Interestingly the GDX top 25’s total gold output peaked at 9,525k ounces way back in Q4’16. It has been grinding lower on balance since. One of these quarters I should include a chart of that. This major-gold-miner trend is buttressing peak-gold theories. With the world picked over for centuries, good economic gold deposits are getting harder to discover and develop. So total world gold output is doomed to shrink.
Gold-mining production trends are usually inversely proportional to unit mining costs, lower outputs lead to higher costs. That’s because gold mines’ operating costs are largely fixed. They can only process so much gold-bearing ore each quarter, which requires about the same levels of infrastructure, equipment, and employees. So less gold run through their fixed-capacity mills leaves fewer ounces to spread costs across.
Cash costs are the classic measure of gold-mining costs, including all cash expenses necessary to mine each ounce of gold. But they are misleading as a true cost measure, excluding the big capital needed to explore for gold deposits and build mines. So cash costs are best viewed as survivability acid-test levels for the major gold miners. They illuminate the minimum gold prices necessary to keep the mines running.
The GDX top 25’s average cash costs indeed climbed last quarter, way faster than their lower production would suggest. That number surged 10.6% year-over-year to $773 per ounce! That was the highest by far in the 20 quarters I’ve been working on this research thread, easily eclipsing Q3’20’s $725. And that was when gold miners were spending lots of money to spin back up operations closed by COVID-19 lockdowns.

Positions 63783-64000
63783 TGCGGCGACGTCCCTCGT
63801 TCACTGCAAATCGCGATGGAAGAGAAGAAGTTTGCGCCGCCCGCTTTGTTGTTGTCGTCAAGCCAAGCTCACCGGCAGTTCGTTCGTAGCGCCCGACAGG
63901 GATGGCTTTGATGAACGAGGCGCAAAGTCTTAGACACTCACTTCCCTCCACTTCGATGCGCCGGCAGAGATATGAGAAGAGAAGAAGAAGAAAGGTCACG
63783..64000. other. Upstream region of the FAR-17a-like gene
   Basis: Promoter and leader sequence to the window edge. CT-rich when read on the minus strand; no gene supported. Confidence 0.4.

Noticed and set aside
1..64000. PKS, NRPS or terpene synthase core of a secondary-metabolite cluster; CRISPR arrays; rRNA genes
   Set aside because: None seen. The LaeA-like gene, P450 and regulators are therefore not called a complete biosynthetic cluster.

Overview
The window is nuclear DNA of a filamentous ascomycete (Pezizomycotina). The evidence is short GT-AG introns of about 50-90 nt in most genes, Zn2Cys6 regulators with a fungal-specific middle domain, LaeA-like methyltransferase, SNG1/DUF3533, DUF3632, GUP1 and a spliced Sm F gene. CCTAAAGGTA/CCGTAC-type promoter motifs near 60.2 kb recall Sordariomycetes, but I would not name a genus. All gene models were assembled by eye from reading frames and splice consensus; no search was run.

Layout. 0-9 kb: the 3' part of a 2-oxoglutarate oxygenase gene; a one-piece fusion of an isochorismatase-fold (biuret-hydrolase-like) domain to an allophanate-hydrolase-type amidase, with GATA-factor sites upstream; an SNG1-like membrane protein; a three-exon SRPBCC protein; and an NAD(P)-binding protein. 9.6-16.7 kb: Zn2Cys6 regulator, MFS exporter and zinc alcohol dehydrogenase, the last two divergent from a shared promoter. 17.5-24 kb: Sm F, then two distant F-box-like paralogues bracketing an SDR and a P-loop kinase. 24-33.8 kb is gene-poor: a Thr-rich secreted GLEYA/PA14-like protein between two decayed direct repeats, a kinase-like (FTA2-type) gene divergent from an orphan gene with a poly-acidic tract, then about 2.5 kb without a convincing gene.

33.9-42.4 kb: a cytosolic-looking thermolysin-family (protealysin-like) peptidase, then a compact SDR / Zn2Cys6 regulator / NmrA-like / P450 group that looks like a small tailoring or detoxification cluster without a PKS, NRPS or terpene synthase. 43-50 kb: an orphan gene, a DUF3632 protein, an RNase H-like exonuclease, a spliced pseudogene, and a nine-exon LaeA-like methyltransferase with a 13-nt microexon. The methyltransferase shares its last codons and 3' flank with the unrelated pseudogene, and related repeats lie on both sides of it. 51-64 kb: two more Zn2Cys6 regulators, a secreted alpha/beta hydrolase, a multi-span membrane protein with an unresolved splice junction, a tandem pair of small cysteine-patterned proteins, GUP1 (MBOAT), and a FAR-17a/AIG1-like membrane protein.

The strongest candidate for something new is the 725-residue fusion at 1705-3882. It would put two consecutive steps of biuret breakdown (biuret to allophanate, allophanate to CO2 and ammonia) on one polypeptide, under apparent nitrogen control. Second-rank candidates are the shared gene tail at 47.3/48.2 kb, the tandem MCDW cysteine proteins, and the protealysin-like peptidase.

Normally the primary driver of higher mining costs is lower-grade ores, which mine managers have to dig through before getting to higher-grade targets. But the gold miners certainly aren’t immune to the rising costs mounting around the world. Giant central banks led by the Fed have conjured up the equivalent of many trillions of dollars over this past year! That deluge of new money is bidding up prices of everything.
But the GDX top 25’s cash costs last quarter were skewed high by a trio of outliers all reporting crazy-high ones in Q1’21. They were South Africa’s AngloGold Ashanti, Hecla Mining, and Peru’s Buenaventura. They are increasingly struggling with various operational issues including older and deeper gold mines that are more expensive to run. Excluding them, the rest of the GDX top 25 averaged better $704 cash costs.
All-in sustaining costs are far superior than cash costs, and were introduced by the World Gold Council in June 2013. They add on to cash costs everything else that is necessary to maintain and replenish gold-mining operations at current output tempos. AISCs give a much-better understanding of what it really costs to maintain gold mines as ongoing concerns, and reveal the major gold miners’ true operating profitability.
The GDX-top-25 major gold miners reporting AISCs last quarter averaged $1,067 per ounce. That was the highest on record, even exceeding Q4’20’s $1,038. Surging 6.5% YoY, the major gold miners’ AISCs also well outpaced what declining production can explain. Yet with gold still averaging a lofty $1,793 last quarter despite its extended correction, $1,067 AISCs are still super-profitable. And they were skewed high.
Those same three GDX gold miners dragging up cash costs also reported abnormally-high AISCs, led by the crazy $1,631 from Buenaventura. Excluding these outliers, the rest of the GDX top 25 averaged far-milder all-in sustaining costs of just $1,000 per ounce. That would’ve actually been a slight improvement over Q1’20’s $1,002 average. So the major gold miners are largely holding the line on controlling costs.
That’s really impressive given the soaring input prices hammering industries around the world. Supply-chain disruptions don’t seem to be a real issue yet for the major gold miners, as I didn’t see much mention of those in the GDX top 25’s Q1’21 reports. That may become more of a problem in future quarters. But gold prices riding the tidal wave of monetary excess higher should let earnings growth far outpace costs.